Jimmy Guerrero, 20, also of Lawrence, under tough questioning from Gubitose, said he was also coming from the party, heard a thump, and saw the man lying on the sidewalk.

But when asked if he saw Lopez hit the deliveryman, as he had told the grand jury, he didn’t answer, instead staring blankly ahead.

“You took an oath to tell the truth,” Gubitose said sternly. “You told grand jurors you saw Bebe (Lopez’ nickname) punch the man.”

He pressed. “Did you tell defense investigators you didn’t see anything because you didn’t want to be here? So you wouldn’t have to testify?”

He replied, “Yes.”

Under cross-examination by Lopez’s lawyer, Aviva Jeruchim, of the Boston law firm of Jeruchim and Davenport, Guerrero admitted that he needed prescription glasses and that he wasn’t wearing them that night.

She noted that he had told a defense investigator that since he wasn’t wearing his glasses, he couldn’t see who was standing near the victim that night.

“The only thing you heard was a thump,” she said. “You didn’t really see anything that night, did you?”

“Right,” he answered.

When Gubitose questioned him again, Guerrero again gave the silent treatment.

“When the police asked you, and you said you didn’t know anything, that wasn’t true, was it,” Gubitose said. “You saw Lopez push the delivery guy down the stairs, right?”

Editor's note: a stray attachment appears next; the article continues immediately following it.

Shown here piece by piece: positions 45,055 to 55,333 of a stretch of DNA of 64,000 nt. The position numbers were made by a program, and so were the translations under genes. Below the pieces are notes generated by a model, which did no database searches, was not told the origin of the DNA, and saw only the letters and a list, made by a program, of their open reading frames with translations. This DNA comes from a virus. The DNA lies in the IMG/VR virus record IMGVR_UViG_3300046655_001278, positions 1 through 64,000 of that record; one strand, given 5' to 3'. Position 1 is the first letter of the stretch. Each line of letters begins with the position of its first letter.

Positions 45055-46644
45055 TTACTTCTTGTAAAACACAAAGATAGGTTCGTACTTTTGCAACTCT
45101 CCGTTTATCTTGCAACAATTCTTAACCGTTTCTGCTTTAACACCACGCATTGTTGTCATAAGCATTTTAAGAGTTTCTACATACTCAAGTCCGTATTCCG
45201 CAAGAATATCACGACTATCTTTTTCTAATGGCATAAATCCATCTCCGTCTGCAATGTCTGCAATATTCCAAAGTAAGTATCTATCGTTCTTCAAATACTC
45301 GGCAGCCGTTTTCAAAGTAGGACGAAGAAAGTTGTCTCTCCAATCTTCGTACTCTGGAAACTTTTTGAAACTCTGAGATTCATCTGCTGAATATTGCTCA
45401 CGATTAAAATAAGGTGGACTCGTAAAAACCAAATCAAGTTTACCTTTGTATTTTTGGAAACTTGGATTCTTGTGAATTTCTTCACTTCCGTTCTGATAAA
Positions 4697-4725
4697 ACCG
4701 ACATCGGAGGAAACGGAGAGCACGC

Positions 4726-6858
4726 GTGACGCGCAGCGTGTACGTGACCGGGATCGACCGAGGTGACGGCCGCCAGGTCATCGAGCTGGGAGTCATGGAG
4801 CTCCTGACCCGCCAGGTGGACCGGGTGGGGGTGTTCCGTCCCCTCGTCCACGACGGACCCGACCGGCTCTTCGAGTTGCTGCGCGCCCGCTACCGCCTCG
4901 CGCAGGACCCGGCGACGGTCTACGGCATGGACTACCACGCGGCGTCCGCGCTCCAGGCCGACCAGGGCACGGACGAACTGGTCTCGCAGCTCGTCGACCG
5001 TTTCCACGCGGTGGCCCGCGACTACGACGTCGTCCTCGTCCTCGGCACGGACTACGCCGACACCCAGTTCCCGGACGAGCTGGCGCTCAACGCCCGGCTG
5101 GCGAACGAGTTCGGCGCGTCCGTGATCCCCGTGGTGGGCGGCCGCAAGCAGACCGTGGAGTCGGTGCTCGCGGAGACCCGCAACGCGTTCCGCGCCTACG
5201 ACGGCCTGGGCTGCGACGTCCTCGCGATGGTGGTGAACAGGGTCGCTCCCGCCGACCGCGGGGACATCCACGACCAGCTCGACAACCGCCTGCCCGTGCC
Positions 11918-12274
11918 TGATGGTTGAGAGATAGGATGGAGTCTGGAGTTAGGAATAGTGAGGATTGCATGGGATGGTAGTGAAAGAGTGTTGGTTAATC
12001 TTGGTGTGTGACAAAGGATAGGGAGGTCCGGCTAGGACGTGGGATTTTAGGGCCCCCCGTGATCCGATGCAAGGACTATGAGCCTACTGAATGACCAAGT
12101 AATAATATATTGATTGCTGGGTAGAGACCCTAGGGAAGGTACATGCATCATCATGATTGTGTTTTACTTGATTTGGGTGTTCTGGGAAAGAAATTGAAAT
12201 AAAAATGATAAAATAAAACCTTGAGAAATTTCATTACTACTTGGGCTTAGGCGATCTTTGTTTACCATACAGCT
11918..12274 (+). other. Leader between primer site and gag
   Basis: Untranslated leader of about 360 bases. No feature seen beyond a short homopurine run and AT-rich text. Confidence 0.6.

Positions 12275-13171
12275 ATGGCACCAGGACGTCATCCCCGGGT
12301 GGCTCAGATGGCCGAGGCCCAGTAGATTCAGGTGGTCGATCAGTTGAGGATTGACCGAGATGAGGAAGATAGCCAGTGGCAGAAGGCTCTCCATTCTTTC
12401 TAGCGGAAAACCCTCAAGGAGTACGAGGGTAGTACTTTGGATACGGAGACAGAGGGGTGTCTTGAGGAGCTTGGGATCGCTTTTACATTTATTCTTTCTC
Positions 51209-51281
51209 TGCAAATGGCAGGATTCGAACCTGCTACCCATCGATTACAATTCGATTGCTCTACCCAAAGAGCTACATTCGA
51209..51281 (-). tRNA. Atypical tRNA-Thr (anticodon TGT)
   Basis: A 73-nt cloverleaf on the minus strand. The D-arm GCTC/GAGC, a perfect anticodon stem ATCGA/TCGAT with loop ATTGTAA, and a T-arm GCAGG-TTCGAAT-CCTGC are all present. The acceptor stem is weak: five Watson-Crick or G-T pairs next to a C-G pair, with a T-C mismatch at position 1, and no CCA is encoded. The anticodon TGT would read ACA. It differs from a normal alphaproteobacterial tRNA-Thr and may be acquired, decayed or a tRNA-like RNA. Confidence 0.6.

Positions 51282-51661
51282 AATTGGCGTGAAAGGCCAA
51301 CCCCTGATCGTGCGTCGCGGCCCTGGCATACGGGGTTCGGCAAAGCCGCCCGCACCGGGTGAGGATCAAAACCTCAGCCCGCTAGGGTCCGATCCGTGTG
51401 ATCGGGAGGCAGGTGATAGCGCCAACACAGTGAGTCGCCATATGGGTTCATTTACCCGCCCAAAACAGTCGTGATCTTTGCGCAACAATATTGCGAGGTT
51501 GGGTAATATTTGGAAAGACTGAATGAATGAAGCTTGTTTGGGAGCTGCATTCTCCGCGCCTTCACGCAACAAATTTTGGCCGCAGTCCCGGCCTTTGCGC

Guerrero simply stared straight ahead, refusing to speak.

A similar exchange with the last witness prompted the judge to send the jury out of the room for the day so he could confer with lawyers over a matter of law.

Wainer Caba, 20, of Lawrence, said he was at the party, and had seen both Ramos and Lopez that night. Under questioning from Gubitose, he said he “didn’t remember” telling the grand jury that he saw Lopez carrying a brown delivery bag similar to what would be used by a Chinese food restaurant.

Gubitose even had him read the grand jury testimony.

“I don’t remember saying what he had in his hand,” Caba said.

“You don’t remember saying you saw a brown bag?” Gubitose said.

“No sir, I don’t remember,” he said. “I didn’t see no brown bag.”

Incredulous, Gubitose said, “You remember everything else but saying he was carrying a brown bag?”

Caba replied, “It was three years ago.”

At that point, the lawyers and judge held one of a half-dozen or more of sidebars of the session, after which the jury was dismissed.

Judge David Lowy then read the grand jury testimony and heard arguments from the lawyers during what is known as a 104A hearing, which is needed when a witness’ testimony doesn’t match the record.

Gubitose argued that Caba was “feigning” memory loss.

“He remembered everything else,” he said, except details “most damaging to someone he knows. He didn’t want to be here. He was feigning memory loss.”

But Jeruchim, Lopez’ attorney, argued that it was three years ago and that there were inconsistencies in witness statements all day.

The judge agreed with Gubitose that Caba was “feigning a lack of memory” and noted that while he was able to recall specific details of the evening, he couldn’t recall those details.

“This is not the type of thing a person would forget,” Lowy said, noting that the jury will be allowed to take the grand jury testimony into consideration when considering a verdict.

The jury is expected to begin deliberations by Wednesday.